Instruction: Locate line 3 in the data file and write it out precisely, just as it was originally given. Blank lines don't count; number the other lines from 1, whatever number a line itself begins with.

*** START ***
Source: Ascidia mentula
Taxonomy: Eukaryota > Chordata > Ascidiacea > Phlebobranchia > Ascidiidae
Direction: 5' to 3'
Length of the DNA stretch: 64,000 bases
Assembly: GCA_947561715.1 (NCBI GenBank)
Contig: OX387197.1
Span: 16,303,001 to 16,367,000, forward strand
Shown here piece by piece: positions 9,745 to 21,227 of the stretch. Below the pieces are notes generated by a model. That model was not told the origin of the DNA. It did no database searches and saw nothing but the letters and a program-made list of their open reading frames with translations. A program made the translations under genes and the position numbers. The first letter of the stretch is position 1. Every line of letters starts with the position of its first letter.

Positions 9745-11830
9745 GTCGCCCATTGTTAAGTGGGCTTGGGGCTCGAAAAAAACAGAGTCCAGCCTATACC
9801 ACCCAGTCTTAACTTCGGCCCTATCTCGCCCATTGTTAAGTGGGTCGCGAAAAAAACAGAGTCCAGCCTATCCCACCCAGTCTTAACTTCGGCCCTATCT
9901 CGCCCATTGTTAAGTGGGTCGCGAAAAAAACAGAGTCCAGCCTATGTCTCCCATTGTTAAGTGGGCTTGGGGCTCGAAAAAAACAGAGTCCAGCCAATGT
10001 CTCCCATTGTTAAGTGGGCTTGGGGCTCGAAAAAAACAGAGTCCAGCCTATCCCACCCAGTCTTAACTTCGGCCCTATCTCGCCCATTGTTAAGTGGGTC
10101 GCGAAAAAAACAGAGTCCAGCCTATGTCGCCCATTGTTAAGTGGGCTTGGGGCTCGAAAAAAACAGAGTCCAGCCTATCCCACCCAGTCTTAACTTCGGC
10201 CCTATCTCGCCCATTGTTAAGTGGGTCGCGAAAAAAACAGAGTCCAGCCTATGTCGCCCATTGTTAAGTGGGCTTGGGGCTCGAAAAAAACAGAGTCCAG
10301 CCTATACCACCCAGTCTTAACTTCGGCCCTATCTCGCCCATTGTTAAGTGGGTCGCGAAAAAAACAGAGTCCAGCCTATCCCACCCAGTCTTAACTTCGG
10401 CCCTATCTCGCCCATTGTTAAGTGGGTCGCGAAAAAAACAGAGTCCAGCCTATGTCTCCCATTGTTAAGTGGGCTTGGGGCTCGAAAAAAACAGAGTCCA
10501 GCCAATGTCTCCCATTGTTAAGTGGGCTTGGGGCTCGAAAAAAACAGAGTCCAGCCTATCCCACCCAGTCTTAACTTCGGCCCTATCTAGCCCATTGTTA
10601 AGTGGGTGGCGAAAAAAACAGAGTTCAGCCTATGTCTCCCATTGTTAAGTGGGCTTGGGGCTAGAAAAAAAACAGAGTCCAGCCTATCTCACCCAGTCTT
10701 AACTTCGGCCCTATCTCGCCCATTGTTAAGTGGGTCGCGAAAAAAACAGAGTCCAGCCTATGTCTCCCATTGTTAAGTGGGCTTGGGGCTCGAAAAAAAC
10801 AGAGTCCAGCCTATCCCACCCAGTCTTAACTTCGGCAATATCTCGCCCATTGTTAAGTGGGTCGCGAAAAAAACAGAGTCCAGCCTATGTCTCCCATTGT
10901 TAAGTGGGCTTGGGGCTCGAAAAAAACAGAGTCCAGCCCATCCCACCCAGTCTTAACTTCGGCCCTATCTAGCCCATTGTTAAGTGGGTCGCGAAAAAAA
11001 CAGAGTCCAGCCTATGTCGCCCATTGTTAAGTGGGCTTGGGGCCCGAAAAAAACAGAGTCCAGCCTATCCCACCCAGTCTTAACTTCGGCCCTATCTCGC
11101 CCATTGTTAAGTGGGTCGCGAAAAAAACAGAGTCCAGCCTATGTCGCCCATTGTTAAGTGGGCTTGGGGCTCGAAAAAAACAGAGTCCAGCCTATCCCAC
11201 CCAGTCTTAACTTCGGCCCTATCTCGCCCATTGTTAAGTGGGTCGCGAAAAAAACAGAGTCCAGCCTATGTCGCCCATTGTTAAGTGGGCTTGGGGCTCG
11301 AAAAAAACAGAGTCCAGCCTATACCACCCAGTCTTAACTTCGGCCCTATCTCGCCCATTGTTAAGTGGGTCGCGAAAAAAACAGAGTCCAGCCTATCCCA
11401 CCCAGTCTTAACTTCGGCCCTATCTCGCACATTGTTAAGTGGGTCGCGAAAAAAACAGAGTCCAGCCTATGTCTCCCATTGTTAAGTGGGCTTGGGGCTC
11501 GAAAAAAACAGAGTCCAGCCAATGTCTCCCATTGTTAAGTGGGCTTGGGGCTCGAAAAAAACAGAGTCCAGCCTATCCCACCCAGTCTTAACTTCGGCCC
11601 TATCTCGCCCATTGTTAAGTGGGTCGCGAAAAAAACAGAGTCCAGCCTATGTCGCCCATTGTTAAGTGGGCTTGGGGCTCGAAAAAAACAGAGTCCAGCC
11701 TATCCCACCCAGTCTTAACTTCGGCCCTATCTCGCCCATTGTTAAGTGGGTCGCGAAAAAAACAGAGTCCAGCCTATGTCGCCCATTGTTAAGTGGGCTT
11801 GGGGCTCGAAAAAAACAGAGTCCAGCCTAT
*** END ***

Direction: 5' to 3'